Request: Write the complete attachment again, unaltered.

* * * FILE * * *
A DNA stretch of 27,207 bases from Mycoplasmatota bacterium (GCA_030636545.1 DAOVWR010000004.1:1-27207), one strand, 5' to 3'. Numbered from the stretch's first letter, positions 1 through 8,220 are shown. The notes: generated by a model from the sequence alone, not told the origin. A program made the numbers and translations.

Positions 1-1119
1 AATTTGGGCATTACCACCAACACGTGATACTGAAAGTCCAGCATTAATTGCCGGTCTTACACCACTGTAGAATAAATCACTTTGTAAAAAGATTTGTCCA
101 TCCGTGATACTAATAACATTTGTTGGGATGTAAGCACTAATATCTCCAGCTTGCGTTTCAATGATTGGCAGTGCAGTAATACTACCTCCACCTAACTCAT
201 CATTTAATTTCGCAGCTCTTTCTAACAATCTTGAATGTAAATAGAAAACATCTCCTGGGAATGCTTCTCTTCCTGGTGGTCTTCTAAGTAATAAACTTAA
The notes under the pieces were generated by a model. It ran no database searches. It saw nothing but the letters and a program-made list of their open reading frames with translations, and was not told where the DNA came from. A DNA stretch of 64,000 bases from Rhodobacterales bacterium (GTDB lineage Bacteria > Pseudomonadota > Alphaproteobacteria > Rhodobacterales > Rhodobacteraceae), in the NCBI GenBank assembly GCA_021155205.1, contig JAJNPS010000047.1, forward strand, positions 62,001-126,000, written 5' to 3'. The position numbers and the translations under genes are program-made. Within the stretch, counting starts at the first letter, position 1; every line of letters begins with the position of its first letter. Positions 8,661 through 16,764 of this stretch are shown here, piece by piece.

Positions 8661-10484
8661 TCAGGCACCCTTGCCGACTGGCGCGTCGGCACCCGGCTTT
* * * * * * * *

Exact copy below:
A DNA stretch of 27,207 bases from Mycoplasmatota bacterium (GCA_030636545.1 DAOVWR010000004.1:1-27207), one strand, 5' to 3'. Numbered from the stretch's first letter, positions 1 through 8,220 are shown. The notes: generated by a model from the sequence alone, not told the origin. A program made the numbers and translations.

Positions 1-1119
1 AATTTGGGCATTACCACCAACACGTGATACTGAAAGTCCAGCATTAATTGCCGGTCTTACACCACTGTAGAATAAATCACTTTGTAAAAAGATTTGTCCA
101 TCCGTGATACTAATAACATTTGTTGGGATGTAAGCACTAATATCTCCAGCTTGCGTTTCAATGATTGGCAGTGCAGTAATACTACCTCCACCTAACTCAT
201 CATTTAATTTCGCAGCTCTTTCTAACAATCTTGAATGTAAATAGAAAACATCTCCTGGGAATGCTTCTCTTCCTGGTGGTCTTCTAAGTAATAAACTTAA
The notes under the pieces were generated by a model. It ran no database searches. It saw nothing but the letters and a program-made list of their open reading frames with translations, and was not told where the DNA came from. A DNA stretch of 64,000 bases from Rhodobacterales bacterium (GTDB lineage Bacteria > Pseudomonadota > Alphaproteobacteria > Rhodobacterales > Rhodobacteraceae), in the NCBI GenBank assembly GCA_021155205.1, contig JAJNPS010000047.1, forward strand, positions 62,001-126,000, written 5' to 3'. The position numbers and the translations under genes are program-made. Within the stretch, counting starts at the first letter, position 1; every line of letters begins with the position of its first letter. Positions 8,661 through 16,764 of this stretch are shown here, piece by piece.

Positions 8661-10484
8661 TCAGGCACCCTTGCCGACTGGCGCGTCGGCACCCGGCTTT